Thousands hit the streets for giant downtown party |[4/17/05]
Published 12:00 am Monday, April 18, 2005
Riverfest 2005 came and went – with a bang.
Organizers said the approximate 17,000 people who danced, listened to music, visited, ate from the more than 100 vendor booths, bought arts, crafts and gadgets and strolled the four blocks of Washington Street Friday and Saturday was at least as many as the largest crowd yet in the 18-year-old street party.
Last year’s numbers reached 17,000.
“I’ve been on the board for five years, and this has exceeded any attendance,” said Riverfest vice president Jerry Boland. “It’s not about one guy – it’s about the whole concept – from the arts and crafts clear down to the headliner this weekend.”
The attendance numbers were imprecise, Riverfest president Sam Treubel said, because all tickets had not been counted by 11 Saturday night.
Riverfest’s headliner, country music singer Dierks Bentley, who has a current hit with “What Was I Thinkin’,” from his self-titled album, performed at 9 on the North Stage, one of three stages between China and South.
A popular attraction for young Riverfest attendants early Saturday was the National Guard Hum-V grenade launcher parked on Washington Street.
Staff Sgt. Clayton Johnston said about 1,000 children had climbed aboard the Hum-V just to see the grenade launcher.
Toy spitting lizards, made by Birmingham natives Jim and Mary Kearney, were a hit for children of all ages at the arts and crafts festival that covered Washington Street from China to Jackson streets.
The Kearneys make the trip to Vicksburg twice a year – for Riverfest and Vicksburg’s Downtown Fall Festival in October – to sell their $5 creatures on a leash. Jim Kearney said he invented the spitting lizard, a foam toy that releases water from the mouth, nine years ago, and he sells out every year.
Seven-year-old Colby Kirkland saw other children walking around with one of Kearney’s creations and had to have one of her own because “they’re cute,” she said.
Catherine Cox had her paws on a live creature – an orange and white kitten that was one of the cats and dogs on display by the Vicksburg-Warren Humane Society.
Bridgette Cortezie of the Humane Society said 14 animals had been adopted by about 1 p.m. Saturday at the booth that was part of the arts and crafts area.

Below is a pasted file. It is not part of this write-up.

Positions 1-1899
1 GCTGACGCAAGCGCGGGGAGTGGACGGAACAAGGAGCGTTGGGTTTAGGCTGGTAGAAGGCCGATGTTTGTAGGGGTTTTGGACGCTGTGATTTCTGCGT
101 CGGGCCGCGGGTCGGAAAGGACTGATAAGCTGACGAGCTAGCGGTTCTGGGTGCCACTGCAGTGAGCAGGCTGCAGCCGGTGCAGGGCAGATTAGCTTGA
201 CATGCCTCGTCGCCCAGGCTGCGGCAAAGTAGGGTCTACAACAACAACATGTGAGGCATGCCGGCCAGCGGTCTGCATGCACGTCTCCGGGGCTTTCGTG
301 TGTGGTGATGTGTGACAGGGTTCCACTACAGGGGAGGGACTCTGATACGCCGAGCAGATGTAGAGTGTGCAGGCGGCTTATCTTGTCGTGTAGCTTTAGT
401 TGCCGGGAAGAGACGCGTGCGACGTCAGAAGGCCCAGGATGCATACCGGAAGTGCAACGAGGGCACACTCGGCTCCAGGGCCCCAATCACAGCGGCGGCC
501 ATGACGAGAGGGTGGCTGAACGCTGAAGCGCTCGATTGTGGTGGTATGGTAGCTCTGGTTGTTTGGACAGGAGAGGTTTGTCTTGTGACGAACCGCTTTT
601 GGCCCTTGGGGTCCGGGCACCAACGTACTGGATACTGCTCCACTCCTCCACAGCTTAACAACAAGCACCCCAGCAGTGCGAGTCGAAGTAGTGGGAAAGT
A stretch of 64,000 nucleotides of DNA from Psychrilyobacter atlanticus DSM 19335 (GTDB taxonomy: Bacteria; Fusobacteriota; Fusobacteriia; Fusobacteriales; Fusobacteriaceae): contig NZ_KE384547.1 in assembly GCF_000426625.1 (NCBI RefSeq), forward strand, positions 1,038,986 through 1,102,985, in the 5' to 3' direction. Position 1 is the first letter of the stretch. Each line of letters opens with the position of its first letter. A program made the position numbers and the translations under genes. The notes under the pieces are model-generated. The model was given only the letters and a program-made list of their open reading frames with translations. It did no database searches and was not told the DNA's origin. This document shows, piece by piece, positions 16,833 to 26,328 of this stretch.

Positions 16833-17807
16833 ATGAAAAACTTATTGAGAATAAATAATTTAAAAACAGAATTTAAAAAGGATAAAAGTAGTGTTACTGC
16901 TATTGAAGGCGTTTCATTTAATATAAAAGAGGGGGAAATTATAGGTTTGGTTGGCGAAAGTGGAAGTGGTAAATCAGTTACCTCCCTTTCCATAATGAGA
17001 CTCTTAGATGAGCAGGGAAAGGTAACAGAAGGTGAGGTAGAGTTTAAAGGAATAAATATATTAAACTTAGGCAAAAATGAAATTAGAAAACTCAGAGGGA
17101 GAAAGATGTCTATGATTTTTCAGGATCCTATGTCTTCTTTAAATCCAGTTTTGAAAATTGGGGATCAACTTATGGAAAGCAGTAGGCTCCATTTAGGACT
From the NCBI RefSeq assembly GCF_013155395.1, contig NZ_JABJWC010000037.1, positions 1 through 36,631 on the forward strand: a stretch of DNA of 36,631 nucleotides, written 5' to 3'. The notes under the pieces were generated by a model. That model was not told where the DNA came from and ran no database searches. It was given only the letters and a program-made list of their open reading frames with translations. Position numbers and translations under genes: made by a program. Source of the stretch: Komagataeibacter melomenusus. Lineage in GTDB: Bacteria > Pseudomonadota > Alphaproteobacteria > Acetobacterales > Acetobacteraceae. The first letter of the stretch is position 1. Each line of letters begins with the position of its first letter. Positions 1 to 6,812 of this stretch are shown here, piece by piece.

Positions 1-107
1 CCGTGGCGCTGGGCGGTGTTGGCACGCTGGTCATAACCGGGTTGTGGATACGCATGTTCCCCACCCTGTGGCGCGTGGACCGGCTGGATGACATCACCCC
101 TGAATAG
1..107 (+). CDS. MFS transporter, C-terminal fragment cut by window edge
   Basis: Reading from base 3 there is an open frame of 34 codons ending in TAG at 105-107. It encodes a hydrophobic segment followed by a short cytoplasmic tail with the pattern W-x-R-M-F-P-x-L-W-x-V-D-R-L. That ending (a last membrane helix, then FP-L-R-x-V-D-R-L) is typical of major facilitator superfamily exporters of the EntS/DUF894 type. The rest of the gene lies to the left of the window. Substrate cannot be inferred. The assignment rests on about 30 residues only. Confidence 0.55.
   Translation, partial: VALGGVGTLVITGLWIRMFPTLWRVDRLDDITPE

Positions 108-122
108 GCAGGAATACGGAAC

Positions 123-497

Catherine’s father, David Cox, said the family adopted a dog from the humane society two years ago, but, since they already have two cats, they couldn’t adopt the cat Catherine held for more than 20 minutes.
She already had a name picked out – Sunny.
“It looks like the sky,” she said.
Bigger cats were the center of attention for many at The Great Cat Adventures’ tiger area, where people could have pictures taken with 4-week-old baby Bengal tigers, was also a hit at Riverfest. It was the second year for the company to bring the show to Riverfest.
Verle Creek, a worker with the federally licensed rescue center based in Amarillo, Texas, said at least 2,000 people dropped by to see the tigers. The money from pictures will go to feeding, housing and providing veterinarian care to the rescue animals.
When the gates requiring $15 tickets reopened at 6, the music cranked up and more people poured in. As the crowd moved toward the North stage at Washington and China where Mustang Sally, an all-women rock group, was performing, people bopped and sang along to the lyrics.
While the crowd around the stage grew, about 25 people took part in a meet-and-greet with Bentley.
“I can’t look at him without getting nervous,” 23-year-old Melody Bower said as she waited in line to get an autograph and have her picture taken with the country star. “He’s so cute.”
Bower said she listened to Bentley’s CD the whole week leading up to his 9 p.m. performance. She said she wanted to make sure she could sing along to the songs at the highly anticipated show.
Two boys were among the people given the opportunity to meet the singer. Will Conway and Steve Bryant were given passes by Boland, who said both boys are fans of Bentley.
“I had some extra meet-and-greet passes, and I thought it was important to give these kids a chance to meet him,” Boland said. “These are a couple of special needs kids – it’s important to me because it means everything in the world to these kids. They know the words to every (Bentley) song.”
Mark Stevens, who arrived at the North Stage about an hour before Bentley performed, said the crowd was the strongest he’s ever seen at Riverfest.
“I was at the original (Riverfest),” he said. “There has been tremendous growth since the first one. It’s morphed into a different thing. The weather has been good – that’s been a big factor, and they have chosen a good headliner.”
Rosalie Theobald, director of Main Street, said Riverfest was like having a weekend long Mardi Gras parade.
“By all indications, this is the biggest Riverfest ever,” she said.
Although the 18th year of Riverfest has come to a close, board members will begin preparing for next year’s downtown street festival in the next couple of months, Treubel said.
The double-elimination softball tournament that began Saturday morning at City Park softball fields will pick up again at about 1 p.m. today.